• St Andrew and St Bartholomew’s in Ashleworth, Gloucestershire
  • Church of the Holy Rood, Holybourne, Hampshire
  • Holy Trinity Church in Bradford on Avon, Wiltshire
  • St. Cuthbert’s Church, Aldingham, Lancashire
  • St James’ The Less in Sulgrave, Northamptonshire
  • The Church of St. James, Shere
  • St Mary’s Church, Grendon, Northamptonshire
  • St Cuthbert’s Church, Beltingham, Northumberland
  • St Aidan Bamburgh Northumberland
  • St Oswald’s in Sowerby, North Yorkshire
  • St Peter’s in Upton, Nottinghamshire
  • St Nicholas’ in Old Marston, Oxfordshire
  • St Nicholas’ in Kenilworth, Warwickshire
  • St Mary and St Cuthbert in Chester-Le-Street
  • St Marys Bridge Chapel, Derby

You can’t do that in here! (Plus 7 Top Tips for using an archive)

Last week, while on the trail of a religious sect known as the Jezreelites for an article commission, I made a visit to the Kent History and Library Centre in Maidstone. It’s one of my favourite places to visit but I always find entering the research room a little intimidating. For some reason it reminds me of my first day at school when I didn’t know all the unspoken rules and, as I waited at the help desk for my locker key, I accidentally discovered a disturbing new ruling…

Image courtesy of Mister GC at FreeDigitalPhotos.net

Image courtesy of Mister GC at FreeDigitalPhotos.net

Archive assistant: Sorry Rachael, new policy, you can’t take that metal tipped pencil in there.

Me: Sorry?

Archive assistant: Someone (fill in your own word for an unsavoury character/despicable scumbag) has been using the tips like a blade to cut out pages.

Me: Really! That’s horrendous.

Archive Assistant: Yeah, you can’t use pencil sharpeners anymore either.

Me: No problem (scrabbling through my handbag to find another pencil)

Archive assistant: Here, want my pencil…

A few minutes later, while waiting for my manuscript to arrive, my mind went into overdrive about all the rules involved in keeping our historical documents safe and what that means for us archive users, especially if you haven’t used an archive facility before.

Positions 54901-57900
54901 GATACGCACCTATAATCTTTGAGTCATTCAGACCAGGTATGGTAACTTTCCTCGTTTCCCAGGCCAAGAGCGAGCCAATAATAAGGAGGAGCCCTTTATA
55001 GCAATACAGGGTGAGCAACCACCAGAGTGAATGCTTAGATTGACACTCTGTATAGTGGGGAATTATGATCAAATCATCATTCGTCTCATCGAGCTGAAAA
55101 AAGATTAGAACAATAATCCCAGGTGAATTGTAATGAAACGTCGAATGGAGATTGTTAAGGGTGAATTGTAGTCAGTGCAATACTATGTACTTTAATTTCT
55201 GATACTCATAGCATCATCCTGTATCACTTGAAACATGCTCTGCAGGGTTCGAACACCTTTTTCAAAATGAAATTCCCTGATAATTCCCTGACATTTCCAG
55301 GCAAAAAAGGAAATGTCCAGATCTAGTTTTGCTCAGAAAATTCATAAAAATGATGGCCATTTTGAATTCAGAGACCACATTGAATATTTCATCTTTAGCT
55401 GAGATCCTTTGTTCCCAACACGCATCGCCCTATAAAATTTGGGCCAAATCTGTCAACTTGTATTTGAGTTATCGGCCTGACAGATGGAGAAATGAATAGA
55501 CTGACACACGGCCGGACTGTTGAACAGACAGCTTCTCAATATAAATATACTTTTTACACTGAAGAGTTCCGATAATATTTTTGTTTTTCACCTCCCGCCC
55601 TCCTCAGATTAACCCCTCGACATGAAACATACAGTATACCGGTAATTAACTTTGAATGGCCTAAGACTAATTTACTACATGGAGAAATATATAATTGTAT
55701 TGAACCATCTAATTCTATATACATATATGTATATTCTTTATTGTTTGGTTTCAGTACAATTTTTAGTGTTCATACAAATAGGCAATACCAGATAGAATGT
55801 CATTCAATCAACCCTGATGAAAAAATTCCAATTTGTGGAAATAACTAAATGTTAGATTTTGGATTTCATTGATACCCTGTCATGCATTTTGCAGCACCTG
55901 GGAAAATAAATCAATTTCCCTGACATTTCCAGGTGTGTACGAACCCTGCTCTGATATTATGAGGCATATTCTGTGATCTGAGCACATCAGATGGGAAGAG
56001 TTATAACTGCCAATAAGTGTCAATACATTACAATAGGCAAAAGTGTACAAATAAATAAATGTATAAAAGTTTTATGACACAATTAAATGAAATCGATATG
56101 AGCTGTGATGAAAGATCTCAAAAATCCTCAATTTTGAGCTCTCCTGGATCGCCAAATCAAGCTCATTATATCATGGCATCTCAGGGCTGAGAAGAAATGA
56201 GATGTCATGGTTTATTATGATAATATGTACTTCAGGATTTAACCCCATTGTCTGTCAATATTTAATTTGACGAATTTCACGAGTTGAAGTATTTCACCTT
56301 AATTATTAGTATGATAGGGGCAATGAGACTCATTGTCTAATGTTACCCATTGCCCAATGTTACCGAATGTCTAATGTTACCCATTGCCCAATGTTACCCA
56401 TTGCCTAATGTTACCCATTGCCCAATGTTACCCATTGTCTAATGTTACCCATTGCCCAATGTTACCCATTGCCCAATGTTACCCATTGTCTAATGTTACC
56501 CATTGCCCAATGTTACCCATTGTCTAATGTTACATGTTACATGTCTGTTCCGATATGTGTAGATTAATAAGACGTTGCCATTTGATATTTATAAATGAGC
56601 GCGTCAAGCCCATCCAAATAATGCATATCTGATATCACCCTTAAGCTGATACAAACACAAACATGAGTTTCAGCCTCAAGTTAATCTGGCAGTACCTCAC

Hopefully you might find some of the following useful:

Image courtesy of digitalart at FreeDigitalPhotos.net

Image courtesy of digitalart at FreeDigitalPhotos.net

1. Don’t forget your ID

If you haven’t used a library research room or an archive before you’re going to need to take at least two forms of ID with you, even if you already have a library card. This will enable you to obtain clearance to use the archive and be issued either with an upgraded library card or an archive access pass.

Image courtesy of khunaspix at FreeDigitalPhotos.net

Image courtesy of khunaspix at FreeDigitalPhotos.net

2. Tame your sources

Elderly books and papers are fragile and tricky to handle. For one thing they don’t lie flat when you want them to and you end up hunched over, with your digits in knots, as you try to read them. All games of finger twister can be avoided, however, if you ask the archive assistant to give you a foam book stand or some weighted beads to keep the papers open. I’m afraid it doesn’t make it any easier to decipher some of that spider like script but lots of practice, a friendly assistant or a palaeography course (which KH&L Centre also run) can help with that.

Image courtesy of fotographic1980 at FreeDigitalPhotos.net

Image courtesy of fotographic1980 at FreeDigitalPhotos.net

3. Stop the splodges

We all know that once pen has marked something it can’t be removed and the last thing you want to do is damage those precious papers. So remember to take a plain pencil with you (one without a metal banded rubber attached to the end) as pens are banned. Take a spare too because due to the rather dubious character mentioned above, sharpeners are no longer allowed in some research rooms either.

Image courtesy of m_bartosch at FreeDigitalPhotos.net

Image courtesy of m_bartosch at FreeDigitalPhotos.net

4. Say cheese and avoid hand cramp